The on-screen people Kasdan has gathered together to make this weekend interesting are some of the most exciting young actors around right now. Kevin Kline and Glenn Close host the reunion in their fine old Southern mansion; their marriage, made comfortable by the profits from their burgeoning shoe company (and despite Close’s past affair with the dear departed) seems to be going all right. Maybe that’s what’s bugging them. Mary Kay Place plays an executive who is sick of men but desirous of a child, a situation that is, shall we say, pregnant with possibilities. Tom Berenger plays the pretty star of one of those beefcake private-eye TV shoes; he may not be as savagely bright as the rest of the gang, but he’s very well-meaning (that’s a good piece of casting; Berenger has been a male-model type for a while now, and you can almost sense his excitement at being in something good. The fact that he’s not as sharp an actor as Glenn Close or William Hurt simply serves his character). Hurt plays a seriously burned-out (and impotent) Vietnam vet whose drug-dealing has turned into something more than a sideline. Jeff Goldblum is the former crusading college-newspaper reporter who now spends his time rationalizing his job at People magazine. JoBeth Williams wanted to be a writer, but finds herself deeply into housewifery these days; she is looking for something—specifically a long-delayed something with Berenger—to happen, and it’s now or never.

That’s a terrific bunch, and there’s not an off-key performance in the lot. Two others, outsiders, figure into the proceedings: Williams’ unbearably straight-arrow husband is played by Don Galloway (yes, of TV’s “Ironside”—another fine casting stroke), and the air-headed young girlfriend of the deceased is played by Meg Tilly. In a bad movie, Tilly’s character might be meant to represent the purity of the instinctual nature as opposed to the overly analytical attitudes of the main group of friends. In The Big Chill, she’s something less—and more—than that. Her silliness plays against that sort of symbolic interpretation, and her fascination with the morbid Hurt leads the film towards a sense of revitalization. Kasdan seems interested in facing clichés and lashing back at them, and her character is no exception.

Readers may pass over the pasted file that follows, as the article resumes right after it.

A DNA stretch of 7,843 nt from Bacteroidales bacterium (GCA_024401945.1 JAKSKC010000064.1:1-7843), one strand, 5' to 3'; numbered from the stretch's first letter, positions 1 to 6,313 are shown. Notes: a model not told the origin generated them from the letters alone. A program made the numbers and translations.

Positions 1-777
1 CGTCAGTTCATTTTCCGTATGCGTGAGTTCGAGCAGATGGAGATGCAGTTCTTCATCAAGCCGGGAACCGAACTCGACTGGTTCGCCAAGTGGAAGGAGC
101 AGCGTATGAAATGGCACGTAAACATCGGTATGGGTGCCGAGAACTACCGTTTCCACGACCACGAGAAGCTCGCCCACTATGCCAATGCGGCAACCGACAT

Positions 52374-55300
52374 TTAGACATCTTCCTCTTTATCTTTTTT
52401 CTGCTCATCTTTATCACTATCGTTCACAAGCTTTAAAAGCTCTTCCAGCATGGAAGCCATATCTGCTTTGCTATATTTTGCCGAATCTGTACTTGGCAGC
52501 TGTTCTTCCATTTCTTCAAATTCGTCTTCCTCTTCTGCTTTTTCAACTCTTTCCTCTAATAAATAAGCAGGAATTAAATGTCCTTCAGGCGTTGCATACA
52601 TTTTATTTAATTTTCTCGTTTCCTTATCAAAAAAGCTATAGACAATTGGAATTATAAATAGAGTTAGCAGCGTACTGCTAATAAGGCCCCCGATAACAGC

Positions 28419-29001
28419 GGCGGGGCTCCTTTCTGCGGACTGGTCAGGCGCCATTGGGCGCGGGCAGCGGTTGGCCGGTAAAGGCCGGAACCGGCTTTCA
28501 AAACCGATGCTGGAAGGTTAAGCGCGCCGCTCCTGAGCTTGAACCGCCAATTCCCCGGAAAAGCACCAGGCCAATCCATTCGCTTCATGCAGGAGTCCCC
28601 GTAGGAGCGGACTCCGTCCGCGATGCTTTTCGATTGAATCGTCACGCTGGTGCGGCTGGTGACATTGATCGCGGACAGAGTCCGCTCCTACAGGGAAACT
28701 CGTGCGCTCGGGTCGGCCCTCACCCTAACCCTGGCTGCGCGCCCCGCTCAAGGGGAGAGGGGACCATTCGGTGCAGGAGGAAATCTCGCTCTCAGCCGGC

There’s a delight in turning things on their head here that springs less from cruelty than honesty. Some of the heated dialogue exchanges are choice, particularly when a character will spout something sensible and platitudinous—the kind of thing that usually passes for wisdom—whereupon someone else may pause a beat before saying, “That is such a crock of shit, I can’t believe it.” (JoBeth Williams’ unexpectedly fiery reaction to Berenger’s gentlemanly thanks-but-no-thanks retreat from her sexual gambit is the greatest of these moments.)

The Big Chill is full of good dialogue, but some of the things I’ll remember most about it have nothing to do with words: the look on JoBeth Williams’ face when she turns to look out her car window (and toward the camera) as a way of taking her mind—or, at least her eyes—off her husband as they drive away from the funeral; the lovely group dynamic as an after-dinner clean-up is transformed into a dance; the camera movement that captures the moment Glenn Close gets an idea about Mary Kay Place’s desire for a partner in progeny.

These people speak with grown-up mouths and move with grown-up bodies, but we get the idea they’re more confused than they were in college. They could sing, “Wouldn’t it be nice if we were older,” for years, and still wonder when the state of adulthood will really happen. The Big Chill gives a benevolent blessing to this state of mind. “The good old days” may well be a crock of shit, but it matters, as we learn by the end of this weekend, that some of that time remains alive, even after the big chill.

First published in The Informer, September 1983

This is one of those reviews where I have to chuckle about the worldly wisdom being doled out by a 24-year-old writer. But fine, that’s in the spirit of the movie, I guess. I haven’t seen the picture since it came out, but I infer that to the generation that was just coming up, The Big Chill is the epitome of Squaresville, which I guess I understand. By the way, I have always wondered exactly where the title came from; Kasdan has explained it as a reference to the cooling of youthful fires, which is clear, but it sounds like a quote from something. A couple of years after seeing the movie, I came across the phrase “big chill” in a Kerouac novel, I think The Subterraneans, and wondered whether it could be a source, but who the hell knows.


The Fly

October 21, 2011

Walk into a bar anywhere in the world, jiggle your hand under your chin, and squeal the following soprano-voiced plea: “Help meeee! Help meeee!” Barflies everywhere will recognize the cinematic reference and clamor to buy you a drink.

Well, maybe not that last part. But everybody knows that famous phrase from the 1958 science fiction movie, The Fly, in which David Hedison’s head, through a terrible mistake in a teleportation experiment, is transposed onto the body of a fly, and vice versa. At the climax, the tiny Hedison-fly finds himself trapped in a spider web, and calls out to Herbert Marshall and Vincent Price to perpetrate an insect mercy killing before the spider dines on him: “Help meeee!”